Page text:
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Available from: William D Phillips, Apr 16, 2014
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    • "Intriguingly, compensatory ACh release upregulation was found absent in this model as well. Similar synaptic electrophysiological defects were subsequently observed in mice passively transferred with total IgG from MuSK MG patients (Morsch et al., 2012; Viegas et al., 2012). Jointly, the passive and active MuSK MG mouse models show that MuSK autoantibodies (of the IgG4 subclass) are severely pathogenic and cause reduced MEPP amplitude without compensatory increased ACh release, paralleled by low MEPP frequency and extra EPP rundown. "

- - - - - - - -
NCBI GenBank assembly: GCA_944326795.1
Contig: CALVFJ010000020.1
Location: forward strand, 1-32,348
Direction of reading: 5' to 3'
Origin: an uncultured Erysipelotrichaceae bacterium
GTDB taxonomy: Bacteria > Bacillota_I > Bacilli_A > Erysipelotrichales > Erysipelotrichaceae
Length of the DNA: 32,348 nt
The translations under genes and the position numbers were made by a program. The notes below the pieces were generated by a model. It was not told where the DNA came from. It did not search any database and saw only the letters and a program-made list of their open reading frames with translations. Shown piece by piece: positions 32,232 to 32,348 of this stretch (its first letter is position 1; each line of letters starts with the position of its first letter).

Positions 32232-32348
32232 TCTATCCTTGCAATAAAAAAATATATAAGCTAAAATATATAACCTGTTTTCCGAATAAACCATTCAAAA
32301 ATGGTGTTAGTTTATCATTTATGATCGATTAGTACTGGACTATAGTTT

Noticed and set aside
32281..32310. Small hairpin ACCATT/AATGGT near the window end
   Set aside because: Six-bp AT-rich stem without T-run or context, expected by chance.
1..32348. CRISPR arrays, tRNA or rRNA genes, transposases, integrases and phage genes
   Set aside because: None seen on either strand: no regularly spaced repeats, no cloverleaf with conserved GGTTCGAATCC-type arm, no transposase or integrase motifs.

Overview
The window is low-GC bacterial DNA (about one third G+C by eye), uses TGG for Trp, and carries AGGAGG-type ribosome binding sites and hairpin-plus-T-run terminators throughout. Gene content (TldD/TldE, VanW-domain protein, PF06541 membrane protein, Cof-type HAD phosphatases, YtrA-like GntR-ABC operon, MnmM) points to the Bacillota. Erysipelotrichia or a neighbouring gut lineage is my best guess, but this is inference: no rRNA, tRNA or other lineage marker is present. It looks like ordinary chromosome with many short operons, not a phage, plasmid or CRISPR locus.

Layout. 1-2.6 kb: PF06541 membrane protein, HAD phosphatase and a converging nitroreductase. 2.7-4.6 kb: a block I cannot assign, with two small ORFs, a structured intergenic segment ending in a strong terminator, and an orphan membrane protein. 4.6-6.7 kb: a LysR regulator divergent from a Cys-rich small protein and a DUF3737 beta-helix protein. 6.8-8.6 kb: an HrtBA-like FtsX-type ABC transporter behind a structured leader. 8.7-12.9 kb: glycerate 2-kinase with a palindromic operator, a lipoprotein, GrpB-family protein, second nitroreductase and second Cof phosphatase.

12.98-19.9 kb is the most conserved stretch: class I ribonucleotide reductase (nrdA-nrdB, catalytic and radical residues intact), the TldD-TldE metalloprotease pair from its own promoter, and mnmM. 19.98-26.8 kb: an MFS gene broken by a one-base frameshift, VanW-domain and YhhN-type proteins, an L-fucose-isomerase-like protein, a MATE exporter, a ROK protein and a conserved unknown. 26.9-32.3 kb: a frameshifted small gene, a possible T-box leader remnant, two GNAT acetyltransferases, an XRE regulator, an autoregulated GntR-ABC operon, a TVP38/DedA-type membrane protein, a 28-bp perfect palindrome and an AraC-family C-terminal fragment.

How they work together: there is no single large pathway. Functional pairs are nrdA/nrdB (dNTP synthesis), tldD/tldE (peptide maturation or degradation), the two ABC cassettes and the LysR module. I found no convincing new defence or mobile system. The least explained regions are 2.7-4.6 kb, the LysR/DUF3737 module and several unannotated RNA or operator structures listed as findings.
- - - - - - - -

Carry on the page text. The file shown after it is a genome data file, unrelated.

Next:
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    ABSTRACT: Study of the electrophysiological function of the neuromuscular junction (NMJ) is instrumental in the understanding of the symptoms and pathophysiology of myasthenia gravis (MG), an autoimmune disorder characterized by fluctuating and fatigable muscle weakness. Most patients have autoantibodies to the acetylcholine receptor at the NMJ. However, in recent years autoantibodies to other crucial postsynaptic membrane proteins have been found in previously 'seronegative' MG patients. Electromyographical recording of compound and single-fibre muscle action potentials provides a crucial in vivo method to determine neuromuscular transmission failure while ex vivo (miniature) endplate potential recordings can reveal the precise synaptic impairment. Here we will review these electrophysiological methods used to assess NMJ function and discuss their application and typical results found in the diagnostic and experimental study of patients and animal models of the several forms of MG. Copyright © 2015. Published by Elsevier Inc.